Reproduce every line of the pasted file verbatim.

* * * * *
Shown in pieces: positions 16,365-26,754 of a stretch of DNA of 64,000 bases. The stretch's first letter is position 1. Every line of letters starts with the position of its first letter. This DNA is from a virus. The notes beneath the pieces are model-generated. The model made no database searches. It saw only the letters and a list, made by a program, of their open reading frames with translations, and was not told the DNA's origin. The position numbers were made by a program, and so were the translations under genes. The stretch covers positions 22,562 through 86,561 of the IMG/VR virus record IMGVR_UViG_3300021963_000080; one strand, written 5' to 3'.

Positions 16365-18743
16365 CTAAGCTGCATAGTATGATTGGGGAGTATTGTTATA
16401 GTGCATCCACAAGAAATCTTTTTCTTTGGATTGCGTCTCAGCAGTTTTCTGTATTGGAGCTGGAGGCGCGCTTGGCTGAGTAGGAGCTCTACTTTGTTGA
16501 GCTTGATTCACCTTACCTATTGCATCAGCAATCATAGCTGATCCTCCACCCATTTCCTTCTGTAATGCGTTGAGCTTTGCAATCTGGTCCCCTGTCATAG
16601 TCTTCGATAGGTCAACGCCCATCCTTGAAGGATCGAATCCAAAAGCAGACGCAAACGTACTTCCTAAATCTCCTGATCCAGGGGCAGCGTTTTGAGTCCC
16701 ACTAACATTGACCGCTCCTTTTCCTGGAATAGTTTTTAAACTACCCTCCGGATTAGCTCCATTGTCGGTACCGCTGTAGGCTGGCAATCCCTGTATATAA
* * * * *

Shown in pieces: positions 16,365-26,754 of a stretch of DNA of 64,000 bases. The stretch's first letter is position 1. Every line of letters starts with the position of its first letter. This DNA is from a virus. The notes beneath the pieces are model-generated. The model made no database searches. It saw only the letters and a list, made by a program, of their open reading frames with translations, and was not told the DNA's origin. The position numbers were made by a program, and so were the translations under genes. The stretch covers positions 22,562 through 86,561 of the IMG/VR virus record IMGVR_UViG_3300021963_000080; one strand, written 5' to 3'.

Positions 16365-18743
16365 CTAAGCTGCATAGTATGATTGGGGAGTATTGTTATA
16401 GTGCATCCACAAGAAATCTTTTTCTTTGGATTGCGTCTCAGCAGTTTTCTGTATTGGAGCTGGAGGCGCGCTTGGCTGAGTAGGAGCTCTACTTTGTTGA
16501 GCTTGATTCACCTTACCTATTGCATCAGCAATCATAGCTGATCCTCCACCCATTTCCTTCTGTAATGCGTTGAGCTTTGCAATCTGGTCCCCTGTCATAG
16601 TCTTCGATAGGTCAACGCCCATCCTTGAAGGATCGAATCCAAAAGCAGACGCAAACGTACTTCCTAAATCTCCTGATCCAGGGGCAGCGTTTTGAGTCCC
16701 ACTAACATTGACCGCTCCTTTTCCTGGAATAGTTTTTAAACTACCCTCCGGATTAGCTCCATTGTCGGTACCGCTGTAGGCTGGCAATCCCTGTATATAA